Help from Paradise

From ANIMAL PEOPLE, October 1996:

PARADISE, Calif.––Retired
physicist Bob Plumb, now a director of the
Promoting Animal Welfare Society in
Paradise, California, is developing spreadsheet
planning models with help from pet
demographer Karen Johnson of the
National Pet Alliance, into which animal
control and shelter directors can plug whatever
dog and cat population data they have
from their community to project the probable
perimeters of data they don’t have, to
help focus budgets and programs.
For instance, Plumb says, “If we
have 100 cats, half male, a three-year
average lifespan and an average litter size
of four, then each year we need to catch
and kill or adopt out 247 cats to stay at 100.
The yearly cost, at $70 per animal,” the
U.S. norm, “is $17,306. It costs $2,660 to
spay 38 female cats at the start of the year,”
Plumb continues. This is enough to keep
the birth rate equal to normal attrition, “if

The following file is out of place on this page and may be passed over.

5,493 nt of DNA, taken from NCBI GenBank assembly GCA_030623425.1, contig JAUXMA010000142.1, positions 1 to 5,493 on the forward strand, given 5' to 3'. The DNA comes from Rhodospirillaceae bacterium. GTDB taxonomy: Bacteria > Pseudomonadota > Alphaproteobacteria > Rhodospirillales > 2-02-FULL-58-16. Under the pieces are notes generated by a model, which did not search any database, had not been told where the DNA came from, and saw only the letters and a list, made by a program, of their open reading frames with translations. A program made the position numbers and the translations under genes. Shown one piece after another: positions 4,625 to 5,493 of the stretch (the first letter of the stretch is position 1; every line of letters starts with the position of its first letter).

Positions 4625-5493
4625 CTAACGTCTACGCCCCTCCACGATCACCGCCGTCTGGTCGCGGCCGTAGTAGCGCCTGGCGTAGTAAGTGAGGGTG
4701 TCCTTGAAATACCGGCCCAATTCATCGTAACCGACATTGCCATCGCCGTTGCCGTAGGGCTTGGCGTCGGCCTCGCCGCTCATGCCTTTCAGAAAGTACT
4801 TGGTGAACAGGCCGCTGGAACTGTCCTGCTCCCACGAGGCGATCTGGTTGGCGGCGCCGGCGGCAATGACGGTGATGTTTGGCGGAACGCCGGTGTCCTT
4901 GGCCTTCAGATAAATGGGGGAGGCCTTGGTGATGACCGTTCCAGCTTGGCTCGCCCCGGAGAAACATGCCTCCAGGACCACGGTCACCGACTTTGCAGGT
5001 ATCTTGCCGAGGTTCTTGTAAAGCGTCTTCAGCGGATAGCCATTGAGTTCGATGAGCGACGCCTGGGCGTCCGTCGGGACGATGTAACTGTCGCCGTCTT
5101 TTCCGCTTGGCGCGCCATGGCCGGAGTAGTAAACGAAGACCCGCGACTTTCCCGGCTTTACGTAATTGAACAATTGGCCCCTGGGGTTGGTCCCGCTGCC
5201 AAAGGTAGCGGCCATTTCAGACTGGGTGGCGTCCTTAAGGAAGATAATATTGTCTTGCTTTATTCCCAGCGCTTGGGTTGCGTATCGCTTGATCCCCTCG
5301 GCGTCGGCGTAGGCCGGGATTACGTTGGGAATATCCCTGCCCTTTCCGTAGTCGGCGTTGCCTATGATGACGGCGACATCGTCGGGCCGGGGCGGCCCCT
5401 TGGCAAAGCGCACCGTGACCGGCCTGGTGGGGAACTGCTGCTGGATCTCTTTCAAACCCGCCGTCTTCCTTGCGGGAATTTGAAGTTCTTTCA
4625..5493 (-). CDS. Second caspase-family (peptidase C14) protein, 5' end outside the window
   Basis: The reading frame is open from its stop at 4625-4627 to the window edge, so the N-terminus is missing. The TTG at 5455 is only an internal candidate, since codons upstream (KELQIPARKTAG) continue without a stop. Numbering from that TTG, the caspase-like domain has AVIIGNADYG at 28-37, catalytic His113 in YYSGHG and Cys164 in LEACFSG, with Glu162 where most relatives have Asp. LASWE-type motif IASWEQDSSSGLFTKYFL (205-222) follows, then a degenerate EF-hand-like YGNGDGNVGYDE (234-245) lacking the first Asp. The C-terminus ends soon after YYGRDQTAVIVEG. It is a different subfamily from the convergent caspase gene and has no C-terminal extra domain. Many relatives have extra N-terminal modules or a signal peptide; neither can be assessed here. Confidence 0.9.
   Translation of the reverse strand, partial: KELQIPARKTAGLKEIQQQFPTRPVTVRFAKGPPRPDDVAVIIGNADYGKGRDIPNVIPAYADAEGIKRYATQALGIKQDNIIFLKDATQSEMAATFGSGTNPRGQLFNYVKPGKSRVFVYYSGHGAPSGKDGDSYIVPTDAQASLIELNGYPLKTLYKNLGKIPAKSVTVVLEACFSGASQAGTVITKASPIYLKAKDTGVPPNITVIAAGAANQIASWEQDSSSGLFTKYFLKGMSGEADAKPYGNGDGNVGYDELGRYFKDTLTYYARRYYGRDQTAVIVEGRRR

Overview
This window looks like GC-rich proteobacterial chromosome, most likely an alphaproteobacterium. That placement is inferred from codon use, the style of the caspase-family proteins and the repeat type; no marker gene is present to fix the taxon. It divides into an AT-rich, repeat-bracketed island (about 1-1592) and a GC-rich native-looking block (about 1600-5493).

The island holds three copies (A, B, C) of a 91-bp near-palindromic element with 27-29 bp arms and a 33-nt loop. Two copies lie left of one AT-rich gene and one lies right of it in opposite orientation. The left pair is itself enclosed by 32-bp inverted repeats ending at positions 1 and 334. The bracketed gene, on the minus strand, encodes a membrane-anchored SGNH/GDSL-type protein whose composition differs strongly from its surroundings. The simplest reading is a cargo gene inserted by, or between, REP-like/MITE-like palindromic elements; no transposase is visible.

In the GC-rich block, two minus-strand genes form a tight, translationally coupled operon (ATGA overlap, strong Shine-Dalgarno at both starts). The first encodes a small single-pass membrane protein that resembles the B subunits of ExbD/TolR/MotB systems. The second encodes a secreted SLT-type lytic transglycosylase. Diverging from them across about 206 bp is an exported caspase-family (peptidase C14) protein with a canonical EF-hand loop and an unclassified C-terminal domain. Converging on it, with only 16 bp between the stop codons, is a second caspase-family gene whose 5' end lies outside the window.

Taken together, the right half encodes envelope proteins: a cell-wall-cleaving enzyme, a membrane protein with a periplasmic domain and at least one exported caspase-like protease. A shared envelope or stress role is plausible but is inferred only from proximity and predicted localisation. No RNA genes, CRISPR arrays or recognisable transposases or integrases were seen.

we do four more spays each year. The
yearly cost of the spaying needed to maintain
the population, after start-up costs are
paid, is $280.”

Put thusly, Plumb believes, it
will be easier to persuade public officials to
invest in neutering. A bonus: if all the cats
spend equal time outdoors, the neutering
approach halves the toll on songbirds.
Backing projections with cash,
PAWS put $50,685 into subsidized neutering
during the first six months of 1996––
and local animal control data indicates “kitten
season” just didn’t happen in Paradise
and nearby Chico. Of the pet owners
assisted, Plumb learned, 29% were on Aid
to Families with Dependent Children; 24%
were employed at minimum wage; and
22% were on Social Security. “Welfare
applicants were a very small number, indicating
we are still missing the very poor,”
Plumb said. For all the math, write Plumb
at 488 Pearson Road, Paradise, CA

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